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III. The Raising of the Dead.

§ 106. Different Views on these Miracles.

The position to be assigned to the miracle of the raising of the dead will depend upon the view which we take of the real condition of those said to be raised. Some suppose that they were not absolutely dead in the physiological sense, but that there was an intermission of the powers of life, presenting symptoms resembling death; and those who adopt this view of the case consider the miracle to differ only in degree from that of healing the sick.

But if the accounts are taken literally, and we suppose a real death, the miracle was specifically different from that of healing, and, in fact, constituted the very culminating point of supernatural agency. Yet, even to awaken the dormant powers of life, and kindle up again the expiring flame, would certainly have been a miracle, demanding for its accomplishment a Divine power in Christ.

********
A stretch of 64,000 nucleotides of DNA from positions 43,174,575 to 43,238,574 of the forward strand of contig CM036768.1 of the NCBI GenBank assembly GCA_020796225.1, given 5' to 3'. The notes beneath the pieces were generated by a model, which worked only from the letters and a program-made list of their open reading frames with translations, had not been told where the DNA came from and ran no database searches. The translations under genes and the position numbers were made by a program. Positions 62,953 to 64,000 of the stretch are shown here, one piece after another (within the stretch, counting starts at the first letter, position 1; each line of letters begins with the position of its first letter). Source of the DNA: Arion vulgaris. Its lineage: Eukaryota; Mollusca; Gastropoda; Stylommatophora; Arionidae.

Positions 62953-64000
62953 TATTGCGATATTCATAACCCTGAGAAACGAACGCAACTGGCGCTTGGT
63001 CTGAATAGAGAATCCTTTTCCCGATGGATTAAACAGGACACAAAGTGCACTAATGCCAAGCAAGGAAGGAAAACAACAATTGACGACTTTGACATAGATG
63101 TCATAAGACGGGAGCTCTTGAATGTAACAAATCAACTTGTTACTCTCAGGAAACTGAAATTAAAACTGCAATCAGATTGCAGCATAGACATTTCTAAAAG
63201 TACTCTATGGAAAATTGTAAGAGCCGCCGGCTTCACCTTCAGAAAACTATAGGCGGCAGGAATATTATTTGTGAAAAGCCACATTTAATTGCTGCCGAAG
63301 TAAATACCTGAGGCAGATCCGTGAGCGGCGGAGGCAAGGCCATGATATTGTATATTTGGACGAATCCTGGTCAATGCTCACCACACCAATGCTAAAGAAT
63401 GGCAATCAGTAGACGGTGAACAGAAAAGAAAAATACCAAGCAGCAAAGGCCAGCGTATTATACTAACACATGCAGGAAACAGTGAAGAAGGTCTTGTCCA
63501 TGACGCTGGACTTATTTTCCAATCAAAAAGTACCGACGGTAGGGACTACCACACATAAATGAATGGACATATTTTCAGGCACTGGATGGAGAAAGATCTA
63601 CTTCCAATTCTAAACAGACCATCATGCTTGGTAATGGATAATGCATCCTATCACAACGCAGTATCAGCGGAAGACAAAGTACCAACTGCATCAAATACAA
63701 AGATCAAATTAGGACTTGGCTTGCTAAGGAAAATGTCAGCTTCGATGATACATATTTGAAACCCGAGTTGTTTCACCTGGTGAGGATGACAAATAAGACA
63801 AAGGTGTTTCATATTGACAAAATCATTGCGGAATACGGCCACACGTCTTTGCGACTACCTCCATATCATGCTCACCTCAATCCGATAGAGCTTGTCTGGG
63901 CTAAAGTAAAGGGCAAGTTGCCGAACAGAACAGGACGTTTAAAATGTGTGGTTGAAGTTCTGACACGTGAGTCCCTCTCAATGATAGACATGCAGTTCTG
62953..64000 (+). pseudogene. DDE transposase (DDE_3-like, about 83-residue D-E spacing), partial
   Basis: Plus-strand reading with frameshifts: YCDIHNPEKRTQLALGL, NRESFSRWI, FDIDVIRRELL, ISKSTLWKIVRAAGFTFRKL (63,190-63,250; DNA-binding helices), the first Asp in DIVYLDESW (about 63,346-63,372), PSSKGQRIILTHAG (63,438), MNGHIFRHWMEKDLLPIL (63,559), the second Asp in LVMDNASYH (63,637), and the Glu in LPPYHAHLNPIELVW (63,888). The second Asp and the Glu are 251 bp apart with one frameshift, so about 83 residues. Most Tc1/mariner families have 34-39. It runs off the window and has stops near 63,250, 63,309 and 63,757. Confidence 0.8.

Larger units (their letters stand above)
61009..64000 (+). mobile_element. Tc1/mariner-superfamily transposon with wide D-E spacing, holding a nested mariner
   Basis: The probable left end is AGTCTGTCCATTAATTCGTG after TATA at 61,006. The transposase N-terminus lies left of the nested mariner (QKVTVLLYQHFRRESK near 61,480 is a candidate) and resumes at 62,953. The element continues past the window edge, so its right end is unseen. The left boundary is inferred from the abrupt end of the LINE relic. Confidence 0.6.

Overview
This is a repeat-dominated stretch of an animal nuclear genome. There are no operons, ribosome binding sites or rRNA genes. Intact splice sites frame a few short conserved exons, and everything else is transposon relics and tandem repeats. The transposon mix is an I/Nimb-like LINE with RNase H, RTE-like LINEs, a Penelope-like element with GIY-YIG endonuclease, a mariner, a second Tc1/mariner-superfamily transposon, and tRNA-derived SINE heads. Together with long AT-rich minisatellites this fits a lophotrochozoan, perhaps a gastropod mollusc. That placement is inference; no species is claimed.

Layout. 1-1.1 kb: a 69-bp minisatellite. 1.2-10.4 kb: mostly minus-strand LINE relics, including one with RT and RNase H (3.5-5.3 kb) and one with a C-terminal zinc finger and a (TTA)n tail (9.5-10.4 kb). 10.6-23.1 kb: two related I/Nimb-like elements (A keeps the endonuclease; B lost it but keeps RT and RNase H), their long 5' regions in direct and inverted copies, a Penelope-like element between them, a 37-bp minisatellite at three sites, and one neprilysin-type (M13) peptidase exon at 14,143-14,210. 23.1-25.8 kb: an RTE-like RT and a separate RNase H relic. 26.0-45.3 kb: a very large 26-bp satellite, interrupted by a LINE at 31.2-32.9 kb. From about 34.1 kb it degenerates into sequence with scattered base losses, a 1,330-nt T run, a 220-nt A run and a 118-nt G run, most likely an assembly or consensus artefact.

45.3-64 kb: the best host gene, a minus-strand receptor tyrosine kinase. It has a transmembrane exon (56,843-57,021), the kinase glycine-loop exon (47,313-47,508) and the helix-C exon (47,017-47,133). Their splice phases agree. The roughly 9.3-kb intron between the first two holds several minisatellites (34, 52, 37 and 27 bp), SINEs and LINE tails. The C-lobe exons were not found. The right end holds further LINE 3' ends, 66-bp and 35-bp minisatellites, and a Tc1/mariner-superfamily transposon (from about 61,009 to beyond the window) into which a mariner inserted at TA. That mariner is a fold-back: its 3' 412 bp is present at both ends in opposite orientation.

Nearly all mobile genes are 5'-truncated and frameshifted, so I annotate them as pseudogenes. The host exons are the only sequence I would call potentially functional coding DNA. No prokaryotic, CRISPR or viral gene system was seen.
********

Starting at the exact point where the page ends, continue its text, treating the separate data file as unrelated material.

A precise account of the symptoms, and a knowledge of physiology, 152would be necessary to give us the elements for a decision of this question, in the absence of any testimony from Christ’s own mouth to decide it. In regard to Christ’s own words, it is a fair question whether he meant to distinguish closely between apparent and real death, or whether he made use of the term “death” only in accordance with the popular usage.

If it be presupposed that the dead were restored to earthly life after having entered into another form of existence—into connexion with another world—the idea of resurrection would be dismal; but we have no right to form such a presupposition in our blank ignorance of the laws under which the new form of consciousness developes itself in the soul after separation from the body.236236   See hereafter on the resurrection of the “Widow’s Son,” and of “Lazarus.”


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